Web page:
* Singapore Aug non-oil domestic exports fell 6.2 pct y/y
* Singapore Aug non-oil re-exports grew 14.4 pct y/y
* Credit Suisse, Barclays say GDP likely contracted in Q3
By Kevin Lim
SINGAPORE, Sept 17 (Reuters) - Singapore’s non-oil domestic exports unexpectedly fell in August, pointing to continued difficulties faced by its manufacturers even as the city-state’s overall trade figures underscored recent signs of improving global demand for the region’s shipments.
Singapore, a major regional transhipment hub and home to the world’s second busiest container port, provides a bird’s eye-view of the movement of goods to and from the region.
The wealthy city-state’s August trade data, reported on Tuesday, showed non-oil domestic exports dropped 6.2 percent from a year ago, falling year-on-year for a seventh consecutive month. The figure was also worse than the estimates of all 11 economists polled by Reuters, who had a median forecast of a 2.3 percent on-year rise.
Trade agency International Enterprise Singapore also revised down domestic exports data for July.
Barclays and Credit Suisse expect Singapore’s gross domestic product could shrink sequentially in the third quarter after growing an unusually strong annualised quarter-on-quarter pace of 15.5 percent in April-June.
“Numbers such as retail sales, the food and beverage index, and FX turnover have all corrected sequentially in the third quarter,” said Credit Suisse economist Michael Wan.
The data puts Singapore at odds with seemingly healthy regional export trends.
Non-oil re-exports from the city-state, for instance, grew 14.4 percent from a year ago, accelerating from July’s 8.1 percent expansion. The growth was led by re-export of electronics, which rose 25.1 percent in August from a year ago on the back of a sharp 36.3 percent rise in semiconductor shipments.
Re-exports are goods sent to Singapore for shipments to other countries. The biggest recipients of non-oil re-exports from the city-state last month were China, Hong Kong and Malaysia, according to IE Singapore.
“Regional trade is becoming more vibrant as can be seen from the re-exports portion... It’s just that people don’t want the products we are producing,” said United Overseas Bank economist Francis Tan.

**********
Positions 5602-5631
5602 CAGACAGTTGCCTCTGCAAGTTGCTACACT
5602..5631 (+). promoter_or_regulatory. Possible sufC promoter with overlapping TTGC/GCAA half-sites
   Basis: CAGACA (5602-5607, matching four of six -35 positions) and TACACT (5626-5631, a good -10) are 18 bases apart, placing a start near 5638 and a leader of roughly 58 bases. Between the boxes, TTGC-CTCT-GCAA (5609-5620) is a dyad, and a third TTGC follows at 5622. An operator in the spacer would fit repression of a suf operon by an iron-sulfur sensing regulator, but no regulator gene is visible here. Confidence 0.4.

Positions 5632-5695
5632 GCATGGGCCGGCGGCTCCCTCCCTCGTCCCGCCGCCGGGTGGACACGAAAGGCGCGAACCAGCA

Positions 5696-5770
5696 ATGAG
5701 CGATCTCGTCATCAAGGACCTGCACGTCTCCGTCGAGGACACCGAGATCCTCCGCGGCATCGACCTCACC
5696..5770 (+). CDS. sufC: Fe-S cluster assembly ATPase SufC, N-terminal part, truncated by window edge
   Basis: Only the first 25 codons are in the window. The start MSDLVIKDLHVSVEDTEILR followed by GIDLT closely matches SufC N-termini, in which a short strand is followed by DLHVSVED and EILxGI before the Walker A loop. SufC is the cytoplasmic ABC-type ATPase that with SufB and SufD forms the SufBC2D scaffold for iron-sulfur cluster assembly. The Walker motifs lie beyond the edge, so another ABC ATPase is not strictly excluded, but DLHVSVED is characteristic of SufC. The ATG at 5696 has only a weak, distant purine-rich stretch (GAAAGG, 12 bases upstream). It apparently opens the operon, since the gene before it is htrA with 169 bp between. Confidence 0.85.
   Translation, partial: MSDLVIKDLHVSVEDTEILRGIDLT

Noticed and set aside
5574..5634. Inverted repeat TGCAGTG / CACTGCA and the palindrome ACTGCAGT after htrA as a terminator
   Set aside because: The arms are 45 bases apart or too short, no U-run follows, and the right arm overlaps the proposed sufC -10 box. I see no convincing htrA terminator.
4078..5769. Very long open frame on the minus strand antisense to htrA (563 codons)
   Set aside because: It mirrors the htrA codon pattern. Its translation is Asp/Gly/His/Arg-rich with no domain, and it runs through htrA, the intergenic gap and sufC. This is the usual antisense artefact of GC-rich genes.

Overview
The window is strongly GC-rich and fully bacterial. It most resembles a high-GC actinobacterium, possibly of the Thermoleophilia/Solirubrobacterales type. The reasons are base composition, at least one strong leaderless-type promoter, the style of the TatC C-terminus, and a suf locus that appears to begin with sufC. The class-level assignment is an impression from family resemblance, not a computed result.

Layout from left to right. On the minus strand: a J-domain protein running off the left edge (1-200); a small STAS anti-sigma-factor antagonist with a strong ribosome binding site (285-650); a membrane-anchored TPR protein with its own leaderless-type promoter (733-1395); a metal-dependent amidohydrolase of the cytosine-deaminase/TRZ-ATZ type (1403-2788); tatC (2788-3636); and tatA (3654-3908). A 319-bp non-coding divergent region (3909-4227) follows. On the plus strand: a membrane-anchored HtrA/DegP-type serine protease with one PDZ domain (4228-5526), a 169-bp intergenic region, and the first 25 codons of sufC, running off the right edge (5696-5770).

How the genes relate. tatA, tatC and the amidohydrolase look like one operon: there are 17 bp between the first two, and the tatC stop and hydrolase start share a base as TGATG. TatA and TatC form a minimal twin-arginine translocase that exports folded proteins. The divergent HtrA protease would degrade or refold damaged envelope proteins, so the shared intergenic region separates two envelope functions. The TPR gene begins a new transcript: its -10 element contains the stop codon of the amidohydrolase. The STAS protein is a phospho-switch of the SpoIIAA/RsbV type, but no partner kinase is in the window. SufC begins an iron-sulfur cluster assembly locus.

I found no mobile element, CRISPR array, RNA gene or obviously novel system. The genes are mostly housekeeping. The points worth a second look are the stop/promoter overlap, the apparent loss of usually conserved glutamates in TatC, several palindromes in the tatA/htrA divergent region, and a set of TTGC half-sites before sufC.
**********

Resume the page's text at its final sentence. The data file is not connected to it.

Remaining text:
The robust re-exports of electronics also points to demand for this sector gaining momentum.
Taiwan, home to some of the world’s largest chipmakers, last week reported August exports expanded for a fourth straight month as shipments to China, its largest market, rebounded.
The Philippines followed in a similar vein, reporting July electronics exports rising 11.2 percent from a year ago.
The healthy regional exports goes hand-in-hand with a recent run of upbeat data from the world’s two biggest economies, the United States and China.
Japan’s economy, the world’s third-biggest, is also on a more solid footing.
For Singapore’s manufacturers, however, a near term recovery doesn’t seem likely. In seasonally adjusted terms, non-oil domestic exports shrank 6.0 percent in August from July.
UOB’s Tan and other economists said the continued weakness in domestic exports last month meant Singapore could miss its target for non-oil domestic exports growth of 0 to 1 percent this year, although strong re-exports suggested trade-related services sectors will continue to do relatively well.
Singapore last month revised upwards its 2013 growth to 2.5 to 3.5 percent from an earlier 1-3 percent after second quarter gross domestic product came in much stronger than expected due to the strong growth in wholesale and retail trade as well as financial services.
Singapore’s exports tend to be unpredictable because a significant portion involves pharmaceuticals and oil rigs that can vary sharply from month to month.
The city-state’s key electronics sectors include disk media and PC components, which have not benefited from the boom in smart phones and tablets that are replacing personal computers.
Credit Suisse’s Wan, however, said a large part of the weakness in August domestic exports can be explained by the electronics sector, adding the divergence between Singapore’s exports and production in recent months suggest there could be a correction in coming months. (Reporting by Kevin Lim; Editing by Shri Navaratnam)